Jess Ralston, an expert at thinktank the Energy and Climate Intelligence Unit (ECIU), stated in a statement that the government ought to “be alive to the danger of gas market lobbying triggering it to dedicate too greatly to blue hydrogen therefore keeping the country locked into fossil fuel-based innovation”.
The CCC has actually alerted that policies must develop both green and blue options, “rather than simply whichever is least-cost”.
Environmental groups and numerous scientists are sceptical about blue hydrogen offered its associated emissions.
Green hydrogen is used electrolysers powered by sustainable electrical energy, while blue hydrogen is used gas, with the resulting emissions caught and saved..
Supporting a range of jobs will give the UK a “competitive benefit”, according to the federal government. Germany, by contrast, has stated it will focus specifically on green hydrogen.
At the heart of lots of conversations about low-carbon hydrogen production is whether the hydrogen is “green” or “blue”.
In the example picked for the consultation, natural gas paths where CO2 capture rates are below around 85% were left out..
For its part, the CCC has actually suggested a “blue hydrogen bridge” as a helpful tool for achieving net-zero. It states permitting some blue hydrogen will reduce emissions much faster in the short-term by replacing more fossil fuels with hydrogen when there is not sufficient green hydrogen available..
The chart below, from a file laying out hydrogen costs released along with the primary method, reveals the expected declining cost of electrolytic hydrogen with time (green lines). (This consists of hydrogen made using grid electrical energy, which is not technically green unless the grid is 100% eco-friendly.).
The strategy keeps in mind that, sometimes, hydrogen used electrolysers “could end up being cost-competitive with CCUS [carbon storage, utilisation and capture] -made it possible for methane reformation as early as 2025”..
The file does not do that and rather says it will offer “more information on our production strategy and twin track method by early 2022”.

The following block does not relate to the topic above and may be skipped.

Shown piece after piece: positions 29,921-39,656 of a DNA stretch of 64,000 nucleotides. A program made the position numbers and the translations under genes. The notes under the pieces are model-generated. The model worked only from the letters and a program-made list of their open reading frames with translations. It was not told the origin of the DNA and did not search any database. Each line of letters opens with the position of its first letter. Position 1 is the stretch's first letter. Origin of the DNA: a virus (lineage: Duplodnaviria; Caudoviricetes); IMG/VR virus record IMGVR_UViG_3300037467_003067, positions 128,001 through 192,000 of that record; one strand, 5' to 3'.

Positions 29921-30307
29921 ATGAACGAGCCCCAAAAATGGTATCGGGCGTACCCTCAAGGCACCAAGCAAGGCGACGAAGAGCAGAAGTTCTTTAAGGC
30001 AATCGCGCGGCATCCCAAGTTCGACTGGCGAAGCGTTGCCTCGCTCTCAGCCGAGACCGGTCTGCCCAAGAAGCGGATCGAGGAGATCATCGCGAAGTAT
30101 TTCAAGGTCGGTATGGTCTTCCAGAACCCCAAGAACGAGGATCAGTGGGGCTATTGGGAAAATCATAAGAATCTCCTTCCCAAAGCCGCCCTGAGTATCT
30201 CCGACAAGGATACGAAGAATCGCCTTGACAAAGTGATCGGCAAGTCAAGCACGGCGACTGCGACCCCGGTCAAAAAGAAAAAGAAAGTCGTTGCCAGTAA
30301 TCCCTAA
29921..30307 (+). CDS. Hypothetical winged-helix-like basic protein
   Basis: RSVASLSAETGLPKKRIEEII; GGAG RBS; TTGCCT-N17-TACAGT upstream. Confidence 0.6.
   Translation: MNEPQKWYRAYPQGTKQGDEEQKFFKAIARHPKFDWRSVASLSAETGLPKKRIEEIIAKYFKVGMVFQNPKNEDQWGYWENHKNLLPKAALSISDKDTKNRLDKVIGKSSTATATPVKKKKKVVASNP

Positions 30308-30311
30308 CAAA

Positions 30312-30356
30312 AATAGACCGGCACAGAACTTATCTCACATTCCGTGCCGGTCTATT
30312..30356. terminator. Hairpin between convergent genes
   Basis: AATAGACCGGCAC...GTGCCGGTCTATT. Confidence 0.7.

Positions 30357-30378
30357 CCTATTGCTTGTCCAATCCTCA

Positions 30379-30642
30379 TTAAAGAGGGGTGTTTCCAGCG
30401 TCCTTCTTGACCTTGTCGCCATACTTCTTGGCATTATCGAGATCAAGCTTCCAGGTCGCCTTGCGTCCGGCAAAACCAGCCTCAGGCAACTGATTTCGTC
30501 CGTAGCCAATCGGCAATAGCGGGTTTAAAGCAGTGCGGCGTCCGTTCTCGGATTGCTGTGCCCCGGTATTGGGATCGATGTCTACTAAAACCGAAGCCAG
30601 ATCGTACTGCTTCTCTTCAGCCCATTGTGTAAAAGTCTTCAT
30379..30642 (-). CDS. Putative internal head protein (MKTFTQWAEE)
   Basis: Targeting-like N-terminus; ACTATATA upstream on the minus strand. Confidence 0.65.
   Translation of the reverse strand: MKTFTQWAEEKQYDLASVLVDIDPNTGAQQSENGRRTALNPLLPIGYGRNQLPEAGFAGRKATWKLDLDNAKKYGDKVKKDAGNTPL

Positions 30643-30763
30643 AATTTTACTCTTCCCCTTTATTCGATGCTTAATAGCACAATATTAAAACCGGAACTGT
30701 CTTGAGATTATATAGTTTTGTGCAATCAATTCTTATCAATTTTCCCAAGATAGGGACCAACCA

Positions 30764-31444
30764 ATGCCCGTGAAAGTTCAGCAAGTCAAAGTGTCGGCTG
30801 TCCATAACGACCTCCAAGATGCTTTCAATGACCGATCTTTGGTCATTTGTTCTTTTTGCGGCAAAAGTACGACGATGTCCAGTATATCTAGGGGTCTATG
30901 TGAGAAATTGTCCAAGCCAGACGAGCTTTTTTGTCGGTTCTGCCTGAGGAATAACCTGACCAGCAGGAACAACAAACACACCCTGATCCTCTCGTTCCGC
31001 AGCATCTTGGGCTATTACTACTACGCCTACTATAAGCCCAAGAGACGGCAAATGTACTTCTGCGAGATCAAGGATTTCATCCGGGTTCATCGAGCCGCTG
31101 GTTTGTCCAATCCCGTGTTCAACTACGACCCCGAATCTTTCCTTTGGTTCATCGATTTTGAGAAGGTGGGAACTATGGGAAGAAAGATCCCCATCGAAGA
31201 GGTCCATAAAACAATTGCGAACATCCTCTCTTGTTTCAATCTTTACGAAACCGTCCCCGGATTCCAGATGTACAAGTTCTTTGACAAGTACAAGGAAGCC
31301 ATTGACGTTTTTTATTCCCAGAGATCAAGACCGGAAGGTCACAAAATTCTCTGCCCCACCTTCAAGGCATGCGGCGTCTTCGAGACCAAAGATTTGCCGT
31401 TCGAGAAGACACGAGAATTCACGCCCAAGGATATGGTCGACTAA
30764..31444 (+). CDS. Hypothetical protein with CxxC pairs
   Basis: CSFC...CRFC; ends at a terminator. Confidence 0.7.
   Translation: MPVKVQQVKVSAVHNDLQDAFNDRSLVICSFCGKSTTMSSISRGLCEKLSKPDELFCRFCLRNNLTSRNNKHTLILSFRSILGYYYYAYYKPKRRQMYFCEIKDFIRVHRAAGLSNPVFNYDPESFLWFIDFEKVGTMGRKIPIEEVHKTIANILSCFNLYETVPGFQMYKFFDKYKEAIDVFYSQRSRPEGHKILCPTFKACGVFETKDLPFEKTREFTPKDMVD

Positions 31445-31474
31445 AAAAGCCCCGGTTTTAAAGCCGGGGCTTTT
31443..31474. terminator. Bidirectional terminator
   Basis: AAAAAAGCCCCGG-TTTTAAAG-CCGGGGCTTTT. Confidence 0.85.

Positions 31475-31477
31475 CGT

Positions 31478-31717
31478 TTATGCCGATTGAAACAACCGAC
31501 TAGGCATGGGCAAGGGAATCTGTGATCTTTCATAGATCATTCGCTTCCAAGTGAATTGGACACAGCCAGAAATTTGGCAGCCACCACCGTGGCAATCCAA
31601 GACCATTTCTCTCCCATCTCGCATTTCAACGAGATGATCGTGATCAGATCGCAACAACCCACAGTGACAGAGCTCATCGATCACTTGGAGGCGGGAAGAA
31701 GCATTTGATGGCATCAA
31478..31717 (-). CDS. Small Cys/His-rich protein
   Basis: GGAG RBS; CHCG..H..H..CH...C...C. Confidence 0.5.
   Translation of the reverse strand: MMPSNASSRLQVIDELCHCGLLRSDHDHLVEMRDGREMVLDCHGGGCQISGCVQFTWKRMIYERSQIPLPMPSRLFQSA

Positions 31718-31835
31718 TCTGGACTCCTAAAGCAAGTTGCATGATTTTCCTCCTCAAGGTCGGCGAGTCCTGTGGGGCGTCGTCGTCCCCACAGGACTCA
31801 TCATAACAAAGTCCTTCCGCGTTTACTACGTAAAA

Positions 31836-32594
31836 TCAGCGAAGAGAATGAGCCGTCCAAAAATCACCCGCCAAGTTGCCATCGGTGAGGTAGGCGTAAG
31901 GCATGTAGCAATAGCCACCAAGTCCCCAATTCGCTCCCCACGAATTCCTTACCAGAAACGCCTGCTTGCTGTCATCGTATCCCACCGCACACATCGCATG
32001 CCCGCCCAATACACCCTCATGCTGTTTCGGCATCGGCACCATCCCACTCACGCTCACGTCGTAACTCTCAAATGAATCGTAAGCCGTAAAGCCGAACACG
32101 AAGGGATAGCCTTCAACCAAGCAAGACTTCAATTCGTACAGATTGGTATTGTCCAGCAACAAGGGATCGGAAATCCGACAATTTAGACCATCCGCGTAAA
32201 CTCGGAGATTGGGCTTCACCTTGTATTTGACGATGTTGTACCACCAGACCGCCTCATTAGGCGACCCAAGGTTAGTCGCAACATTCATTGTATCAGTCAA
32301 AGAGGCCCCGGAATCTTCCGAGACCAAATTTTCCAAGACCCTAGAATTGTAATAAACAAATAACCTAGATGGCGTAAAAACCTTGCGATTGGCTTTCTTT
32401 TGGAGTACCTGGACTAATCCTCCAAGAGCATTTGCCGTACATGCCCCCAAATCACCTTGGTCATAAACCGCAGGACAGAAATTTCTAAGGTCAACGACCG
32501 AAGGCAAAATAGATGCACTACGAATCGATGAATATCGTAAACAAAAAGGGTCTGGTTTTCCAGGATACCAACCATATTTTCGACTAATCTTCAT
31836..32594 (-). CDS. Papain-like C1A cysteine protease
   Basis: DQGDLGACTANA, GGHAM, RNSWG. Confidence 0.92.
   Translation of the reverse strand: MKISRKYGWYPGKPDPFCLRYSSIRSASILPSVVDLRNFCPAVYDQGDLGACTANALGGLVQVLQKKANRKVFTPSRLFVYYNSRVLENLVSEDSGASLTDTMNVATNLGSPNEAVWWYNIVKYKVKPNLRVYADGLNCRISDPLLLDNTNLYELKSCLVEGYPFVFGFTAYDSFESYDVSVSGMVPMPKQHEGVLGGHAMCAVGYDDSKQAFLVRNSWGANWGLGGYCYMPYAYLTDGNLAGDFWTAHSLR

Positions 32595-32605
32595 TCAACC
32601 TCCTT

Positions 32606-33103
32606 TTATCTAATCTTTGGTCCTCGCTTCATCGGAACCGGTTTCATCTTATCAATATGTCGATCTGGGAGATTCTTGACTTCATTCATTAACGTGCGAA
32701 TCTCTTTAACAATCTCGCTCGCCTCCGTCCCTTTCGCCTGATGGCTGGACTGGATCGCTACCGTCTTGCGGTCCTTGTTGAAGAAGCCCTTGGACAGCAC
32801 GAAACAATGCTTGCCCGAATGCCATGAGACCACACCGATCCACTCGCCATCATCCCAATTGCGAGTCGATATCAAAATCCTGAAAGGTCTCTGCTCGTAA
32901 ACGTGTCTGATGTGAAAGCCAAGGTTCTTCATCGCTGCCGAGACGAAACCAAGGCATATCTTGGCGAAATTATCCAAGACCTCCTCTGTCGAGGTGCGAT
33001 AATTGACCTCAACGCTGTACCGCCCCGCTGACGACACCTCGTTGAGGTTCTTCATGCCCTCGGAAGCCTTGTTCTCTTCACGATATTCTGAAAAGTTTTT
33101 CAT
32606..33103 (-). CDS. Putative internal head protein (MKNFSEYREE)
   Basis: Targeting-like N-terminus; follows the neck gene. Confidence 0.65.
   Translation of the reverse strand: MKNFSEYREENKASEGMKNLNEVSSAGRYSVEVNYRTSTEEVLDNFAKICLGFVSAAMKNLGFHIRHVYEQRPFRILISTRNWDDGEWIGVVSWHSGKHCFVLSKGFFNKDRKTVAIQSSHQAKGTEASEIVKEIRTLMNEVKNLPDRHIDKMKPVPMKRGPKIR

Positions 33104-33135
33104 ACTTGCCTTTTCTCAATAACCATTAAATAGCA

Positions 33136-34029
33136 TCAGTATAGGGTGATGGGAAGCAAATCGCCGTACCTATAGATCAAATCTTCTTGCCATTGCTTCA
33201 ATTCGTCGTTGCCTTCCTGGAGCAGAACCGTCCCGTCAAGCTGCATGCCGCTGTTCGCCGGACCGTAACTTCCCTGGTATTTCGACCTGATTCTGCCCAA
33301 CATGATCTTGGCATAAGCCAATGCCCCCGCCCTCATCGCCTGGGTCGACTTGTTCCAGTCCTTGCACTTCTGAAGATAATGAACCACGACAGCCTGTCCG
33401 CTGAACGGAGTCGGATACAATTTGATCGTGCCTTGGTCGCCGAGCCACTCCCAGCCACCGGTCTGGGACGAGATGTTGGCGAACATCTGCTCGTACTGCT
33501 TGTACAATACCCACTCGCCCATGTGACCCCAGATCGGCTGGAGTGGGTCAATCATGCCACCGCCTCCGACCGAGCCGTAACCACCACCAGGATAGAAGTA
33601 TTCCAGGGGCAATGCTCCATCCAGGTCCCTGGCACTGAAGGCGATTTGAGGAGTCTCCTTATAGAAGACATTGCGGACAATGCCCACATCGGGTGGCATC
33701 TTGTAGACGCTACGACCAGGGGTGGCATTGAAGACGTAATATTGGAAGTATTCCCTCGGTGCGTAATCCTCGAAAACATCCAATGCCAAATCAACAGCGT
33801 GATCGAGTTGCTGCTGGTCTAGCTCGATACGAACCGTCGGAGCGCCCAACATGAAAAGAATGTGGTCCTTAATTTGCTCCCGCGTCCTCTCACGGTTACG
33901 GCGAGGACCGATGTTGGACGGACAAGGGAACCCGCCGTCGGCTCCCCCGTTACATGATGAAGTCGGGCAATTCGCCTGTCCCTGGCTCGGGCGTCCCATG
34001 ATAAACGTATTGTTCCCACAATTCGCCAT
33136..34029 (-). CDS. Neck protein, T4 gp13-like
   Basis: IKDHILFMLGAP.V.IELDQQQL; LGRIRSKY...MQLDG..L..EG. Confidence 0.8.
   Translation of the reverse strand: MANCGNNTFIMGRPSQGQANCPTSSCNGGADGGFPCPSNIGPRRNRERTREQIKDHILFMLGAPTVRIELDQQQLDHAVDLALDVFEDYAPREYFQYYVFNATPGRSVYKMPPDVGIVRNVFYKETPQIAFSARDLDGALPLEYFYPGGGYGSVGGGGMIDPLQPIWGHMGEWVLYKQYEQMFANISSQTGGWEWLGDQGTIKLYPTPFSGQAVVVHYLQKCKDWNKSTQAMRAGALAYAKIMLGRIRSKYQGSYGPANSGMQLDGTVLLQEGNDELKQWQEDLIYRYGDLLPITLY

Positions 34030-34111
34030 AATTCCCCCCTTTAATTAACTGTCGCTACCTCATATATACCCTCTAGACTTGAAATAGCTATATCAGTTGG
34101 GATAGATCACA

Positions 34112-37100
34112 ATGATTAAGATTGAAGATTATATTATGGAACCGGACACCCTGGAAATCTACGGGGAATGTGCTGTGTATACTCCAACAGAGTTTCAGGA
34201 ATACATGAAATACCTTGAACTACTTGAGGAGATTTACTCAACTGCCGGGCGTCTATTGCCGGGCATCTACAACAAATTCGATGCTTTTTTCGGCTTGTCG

The figure below from the assessment, based upon this analysis, reveals the effect of setting a threshold of 15-20gCO2e per megajoule (MJ) of hydrogen (red bar). In this example, those production methods above the red line, consisting of some for producing blue hydrogen, would be left out.
The government has actually released an assessment on low-carbon hydrogen requirements to accompany the technique, with a pledge to “finalise style aspects” of such standards by early 2022.
This opposition capped when a recent study led to headlines specifying that blue hydrogen is “even worse for the climate than coal”.
In May, S&P Global Platts reported that Rita Wadey– hydrogen economy deputy director at the Department for Business, Energy & & Industrial Strategy (BEIS)– said that, instead of “blue” or “green”, the UK would “consider carbon strength as the primary consider market development”.
Prof Robert Gross, director of the UK Energy Research Centre, tells Carbon Brief that, in his view, it is “probably a bit unhelpful to get too preoccupied with the green vs blue hydrogen argument”. He says:.
The new technique largely avoids utilizing this colour-coding system, but it states the government has actually dedicated to a “twin track” method that will consist of the production of both varieties.